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Your Bank > News

CNB Economic Comments May 26

May 30, 2017

From: Gregory S. MacKay, Economist
Date: May 26, 2017

The recent meeting of the Federal Open Market Committee (FOMC) left interest rates unchanged, but left the marketplace with questions on the strength of the economy and future interest rate hikes. The minutes of that meeting have been released, and some answers are becoming apparent. With the next FOMC meeting scheduled for June 13-14, let’s take a look at current Fed speak:

On a rate hike: “Most participants judged that if economic information came in about in line with their expectations, it would soon be appropriate for the committee to take another step in removing some policy accommodation.”

On the economy: “In their discussion of monetary policy for the period ahead, members judged that information received since the Committee met in March indicated that the labor market had continued to strengthen even as growth in economic activity had slowed. Job gains had remained solid, on average, in recent months, and the unemployment rate had declined. Household spending had risen only modestly, but the fundamentals underpinning, the continued growth of consumption remained solid, while business fixed investment had firmed.”

On the economy: “Members generally judged that it would be prudent to await additional evidence indicating that the recent slowing in the pace of economic activity had been transitory before taking another step in removing accommodation.”

On inflation: “Inflation, measured as the 12 month change in the PCE price index, had been running close to the Committee’s 2 percent longer run objective. Core inflation continued to run somewhat below 2 percent. Market based measures of inflation compensation had remained low, while survey based measures of longer term inflation expectations had changed little on balance.”

On inflation: “Participants generally continued to expect that inflation would stabilize around the Committee’s 2 percent objective over the medium term… a few participants, however, expressed uncertainty about the reasons for the unexpected weakness in inflation measures and, about its implications for the inflation outlook.”

On inflation: “Members also agreed to continue to carefully monitor actual and expected inflation developments relative to the Committee’s symmetrical inflation goal, with one member viewing further progress of inflation toward the 2 percent objective as necessary before taking another step to remove policy accommodations.”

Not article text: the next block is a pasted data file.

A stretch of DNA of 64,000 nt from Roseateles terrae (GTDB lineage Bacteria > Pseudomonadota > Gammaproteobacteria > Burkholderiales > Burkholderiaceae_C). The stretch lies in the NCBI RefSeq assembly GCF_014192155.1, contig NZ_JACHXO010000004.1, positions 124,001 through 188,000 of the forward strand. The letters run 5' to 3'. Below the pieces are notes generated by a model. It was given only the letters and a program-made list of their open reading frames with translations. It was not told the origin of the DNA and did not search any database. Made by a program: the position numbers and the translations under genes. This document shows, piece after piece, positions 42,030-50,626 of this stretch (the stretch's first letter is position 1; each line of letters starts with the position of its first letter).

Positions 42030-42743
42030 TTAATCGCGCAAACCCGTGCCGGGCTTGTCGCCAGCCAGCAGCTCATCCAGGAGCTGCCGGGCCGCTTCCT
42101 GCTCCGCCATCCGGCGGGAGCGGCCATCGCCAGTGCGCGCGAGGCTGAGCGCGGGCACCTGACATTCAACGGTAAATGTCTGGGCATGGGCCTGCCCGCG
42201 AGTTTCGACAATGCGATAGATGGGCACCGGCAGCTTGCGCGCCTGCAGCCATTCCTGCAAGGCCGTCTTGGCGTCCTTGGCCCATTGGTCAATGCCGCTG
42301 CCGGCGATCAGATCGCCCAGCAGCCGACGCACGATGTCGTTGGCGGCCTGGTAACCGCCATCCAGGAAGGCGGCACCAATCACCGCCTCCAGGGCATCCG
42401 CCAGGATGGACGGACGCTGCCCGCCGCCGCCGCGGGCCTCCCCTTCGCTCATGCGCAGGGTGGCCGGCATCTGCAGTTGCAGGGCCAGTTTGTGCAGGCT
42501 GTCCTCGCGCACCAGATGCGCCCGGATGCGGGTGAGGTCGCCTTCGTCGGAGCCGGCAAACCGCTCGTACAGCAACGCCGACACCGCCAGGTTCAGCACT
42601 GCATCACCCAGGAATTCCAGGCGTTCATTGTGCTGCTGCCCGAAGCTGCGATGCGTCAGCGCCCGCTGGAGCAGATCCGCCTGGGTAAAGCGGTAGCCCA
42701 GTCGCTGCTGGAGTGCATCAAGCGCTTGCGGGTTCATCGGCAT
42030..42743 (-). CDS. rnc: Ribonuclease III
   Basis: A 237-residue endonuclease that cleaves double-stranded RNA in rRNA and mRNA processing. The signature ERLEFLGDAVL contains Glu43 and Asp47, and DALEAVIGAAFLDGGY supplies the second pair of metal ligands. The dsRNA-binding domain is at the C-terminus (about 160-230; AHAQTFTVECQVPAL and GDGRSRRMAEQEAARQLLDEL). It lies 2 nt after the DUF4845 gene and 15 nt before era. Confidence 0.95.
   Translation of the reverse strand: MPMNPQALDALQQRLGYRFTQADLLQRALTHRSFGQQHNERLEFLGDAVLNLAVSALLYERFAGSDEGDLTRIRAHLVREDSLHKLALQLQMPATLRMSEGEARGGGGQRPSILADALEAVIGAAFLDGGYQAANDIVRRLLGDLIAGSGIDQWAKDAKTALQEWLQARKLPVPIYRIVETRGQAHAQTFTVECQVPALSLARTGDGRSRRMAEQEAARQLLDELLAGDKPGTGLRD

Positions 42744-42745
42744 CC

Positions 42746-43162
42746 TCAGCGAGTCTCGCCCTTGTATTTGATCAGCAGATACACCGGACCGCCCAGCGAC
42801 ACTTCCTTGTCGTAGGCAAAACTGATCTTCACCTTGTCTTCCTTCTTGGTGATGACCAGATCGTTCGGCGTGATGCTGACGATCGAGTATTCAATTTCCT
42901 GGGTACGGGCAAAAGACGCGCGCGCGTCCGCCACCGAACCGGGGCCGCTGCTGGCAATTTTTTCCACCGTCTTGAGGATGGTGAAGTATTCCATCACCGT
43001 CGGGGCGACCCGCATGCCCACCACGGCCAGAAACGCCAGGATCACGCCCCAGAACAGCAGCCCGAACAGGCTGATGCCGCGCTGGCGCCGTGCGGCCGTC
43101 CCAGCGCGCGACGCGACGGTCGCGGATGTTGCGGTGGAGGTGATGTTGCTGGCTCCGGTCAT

On fiscal activity: “A number of participants pointed out that clarification of prospective fiscal and other policy changes would remove one source of uncertainty for the economic outlook.”

Special mention: “Several participants pointed to conditions under which the Committee might need to consider a somewhat more rapid removal of monetary accommodation – for instance, if the unemployment rate fell appreciably further than currently projected, if wages increased more rapidly than expected, or if highly stimulative fiscal policy changes were to be enacted.”

On balance sheet matters: The Fed staff offered a proposal to allow a certain portion of maturing securities to run off, thus shrinking the Fed’s balance sheet. The runoffs would begin slowly, would be adjusted quarterly, would be well announced to the marketplace, and would continue until the balance sheet was normalized. Changes to the procedure would be determined by the economic outlook. Nearly all participants agreed that, with the economy and federal funds rate evolving as expected, the process could begin this year.

So what’s it all mean? A rate hike “soon”…. or “await additional information”? The Fed’s mandate makes consumer spending (retail sales, home sales, jobs, wages) and inflation (mainly the Personal Consumption Expenditure Index (PCE)) all important, with a new twist: the expectation of some kind of fiscal stimuli coming out of Washington.

A quick look at President Trump’s 2018 budget matches his campaign promises: More spending on defense, border security and infrastructure, less on entitlements and other social programs. Add in $3.6 Trillion in spending cuts over 10 years and pass it on for Congressional consideration.

As for consumer spending, the April new and existing home sales data were a little weak, but new home sales nationally for the past six months are 11.3% ahead of the similar period in 2015-2016. Existing home sales are actually being hurt by a lack of inventory, but are up 1.6% over April 2016 and prices are 6.1% above April 2016 prices.

The second estimate of first quarter GDP took some of the mystery out of the future. While first quarter GDP growth was revised up to 1.2% (weak, but better than the 0.7% first estimate), the PCE inflation index took center stage. For the first quarter of 2017, the PCE index was 2.4%, and the core was 2.1% - both at, or above 2% for the second consecutive quarter.

While durable goods orders for April fell from March and February strong gains, it seems most likely that the FOMC will nudge the federal funds rate up ¼% at its June meeting given the PCE and GDP recent releases.

Stock prices continue to hit or remain near new highs as most earnings reports have been positive.
At Friday’s opening, for the week and year:

Index 05/26/17 Weekly Change Year-to-Date Change
Dow Industrials 21083 +1.3% +6.7%
NASDAQ 6205 +2.0% +15.3%
S&P 500 2415 +1.4% +7.9%

Intermediate term Treasury bond yields fell about 0.10% in the past couple of weeks as more muted long term inflation predictions surfaced. Muni’s had a slightly large adjustment.

Return Period
U.S. Treasuries Municipal Bonds
05/26/17 05/12/17  05/26/17 05/12/17
2 year 1.29% 1.30% 0.91% 1.00%
5 year 1.77% 1.86% 1.29% 1.42%
10 year 2.23% 2.34% 1.96% 2.14%